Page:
Muslim councillors accused of ‘systematic misogyny’
Last month the Muslim Women’s Network (MWN UK) wrote to Labour leader Jeremy Corbyn, complaining about ‘the systematic misogyny displayed by significant numbers of Muslim male Labour councillors’.
The letter followed a political storm that erupted when Birmingham’s Lord Mayor elect Muhammad Afzal, above, told the group that forced marriages were no longer a problem; that the British Prime Minister was an “Islamophobe”; and that domestic violence was happening:
Mainly in the Christian community because they get drunk.
Shortly afterwards he resigned, but Afzal, who is chairman of Birmingham Central Mosque, claimed:
Recent publicity in the local media has given rise to unfair and indeed untrue comments being ascribed to me. I have tried to put the record straight but sadly it has not been possible to do so as rumour and innuendo has replaced facts.
If Afzal and his cronies thought that was the end of the matter, they were wrong. Allegations of threats and intimidation against female Muslim councillors by a cabal of male Muslim candidates over a period of many years were followed up in a Newsnight investigation aired by BBC2 last Friday.
During the course of the programme, Labour MP for Luton South, Gavin Shuker, said he was “disappointed” by his party’s response. He told BBC Newsnight:
In recent weeks, when I’ve spoken up about this issue, I felt extremely pressured to be silent on the things I know to be true.
Shuker raised his concerns in response to claims made by MWN UK concerning the “blocking” of vocal, independent Muslim women by male members of the Labour Party who are of Pakistani heritage.
I’ve been disappointed with the response of the Labour Party. I would like robust action from the leadership – both from the NEC and from the leader of the Labour Party to say ‘If there are these practices, we will take time to root them out.’
When people come forward with legitimate concerns, they should be backed, not silenced. This is not just a moral imperative; it’s an electoral imperative. We can’t carry on treating the Muslim community as fools – we need to serve up great candidates at every single level. The community knows when there are abuses of power.
One Asian woman, a former Labour councillor, agreed to be interviewed by BBC Newsnight as long as her identity was kept hidden. She claimed Pakistani-heritage councillors on the English council where she served, who are still sitting councillors, regularly protect corrupt Asian businessmen, including one who ran a club in which:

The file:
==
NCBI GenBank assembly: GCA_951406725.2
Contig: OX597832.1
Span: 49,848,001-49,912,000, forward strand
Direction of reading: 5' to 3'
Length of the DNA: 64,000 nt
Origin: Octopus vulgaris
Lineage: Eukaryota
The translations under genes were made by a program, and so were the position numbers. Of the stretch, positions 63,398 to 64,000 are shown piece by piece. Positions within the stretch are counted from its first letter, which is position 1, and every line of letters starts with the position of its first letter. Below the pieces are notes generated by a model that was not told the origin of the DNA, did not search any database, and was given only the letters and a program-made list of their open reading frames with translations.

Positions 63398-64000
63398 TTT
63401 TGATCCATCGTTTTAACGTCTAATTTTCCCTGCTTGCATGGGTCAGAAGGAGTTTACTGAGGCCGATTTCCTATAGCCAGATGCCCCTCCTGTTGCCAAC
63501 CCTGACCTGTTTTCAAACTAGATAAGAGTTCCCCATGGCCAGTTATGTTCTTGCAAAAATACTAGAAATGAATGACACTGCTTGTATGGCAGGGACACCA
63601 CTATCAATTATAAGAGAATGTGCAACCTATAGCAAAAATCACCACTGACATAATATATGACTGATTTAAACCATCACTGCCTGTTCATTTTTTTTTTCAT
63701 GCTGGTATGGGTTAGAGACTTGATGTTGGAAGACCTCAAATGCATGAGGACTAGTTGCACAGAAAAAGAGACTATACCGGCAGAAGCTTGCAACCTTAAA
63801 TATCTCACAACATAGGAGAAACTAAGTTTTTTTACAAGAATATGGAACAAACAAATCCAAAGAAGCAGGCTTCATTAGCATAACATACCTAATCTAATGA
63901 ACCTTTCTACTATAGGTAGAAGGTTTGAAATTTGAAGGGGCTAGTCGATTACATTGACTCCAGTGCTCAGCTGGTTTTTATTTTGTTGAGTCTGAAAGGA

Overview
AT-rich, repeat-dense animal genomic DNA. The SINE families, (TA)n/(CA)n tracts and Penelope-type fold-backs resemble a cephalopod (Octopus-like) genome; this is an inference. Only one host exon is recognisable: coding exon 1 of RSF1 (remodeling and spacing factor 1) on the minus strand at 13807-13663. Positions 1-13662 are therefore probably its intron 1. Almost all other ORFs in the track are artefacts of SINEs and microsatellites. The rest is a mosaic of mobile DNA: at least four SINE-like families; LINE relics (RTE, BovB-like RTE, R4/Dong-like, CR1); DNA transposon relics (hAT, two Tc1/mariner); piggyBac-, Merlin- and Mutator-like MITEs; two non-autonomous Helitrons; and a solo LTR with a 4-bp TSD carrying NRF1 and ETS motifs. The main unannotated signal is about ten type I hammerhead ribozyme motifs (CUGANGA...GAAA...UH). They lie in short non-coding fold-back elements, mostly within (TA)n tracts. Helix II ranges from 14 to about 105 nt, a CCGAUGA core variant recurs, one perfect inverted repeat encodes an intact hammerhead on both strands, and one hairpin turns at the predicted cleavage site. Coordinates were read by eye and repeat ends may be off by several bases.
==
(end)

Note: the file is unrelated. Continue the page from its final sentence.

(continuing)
Inappropriate behaviours of a sexual nature were going on between young white girls and Asian males.
Newsnight spoke to other women who wanted to remain anonymous for fear of repercussions. Many talked of clan politics perpetrated by these patriarchal communities, the so-called “biraderi”, imported from the south Asian subcontinent, in which votes are delivered in blocks.
Many said threats and intimidation were used to force them out of politics. One woman said:
I was standing to be a councillor and the big man of the Asian councillors came to my house to convince my husband to get me to stop down. It was frightening … They were threatening and scaring my family into getting me to step aside.
I complained to Labour branch but they sided with the men. These men told them they would get more votes and members for them. My life was made hell after the complaint. The aggression was too much to bear. I’m a single mum and was worried about my daughter’s safety. These men were capable of anything. In the end, I was deselected, despite all my commitment to the party.
MWN UK’s Shaista Gohir, above, told Newsnight:
What’s worrying, these men have become a law unto themselves. That can’t be in a vacuum, it’s been going on for decades. Muslim men are saying to us ‘We’re glad you are saying what we’ve all known about. It just gets brushed under the carpet by senior Labour officials.’
But the Labour Party said it had been:
At the forefront of the fight for women’s equality.
We have transformed the representation of women in politics and championed equality for women in the workplace.
Any complaints or evidence of sexism, intimidation, received by the Labour Party are dealt with fairly, according to our procedures and the law.
Labour Party elected representatives are expected to maintain the highest standards of behaviour and conduct at all times.
Any allegations of individual elected representatives whose behaviour falls short of that should be reported to the Labour Party or the appropriate authorities.
Hat tip: Antony Niall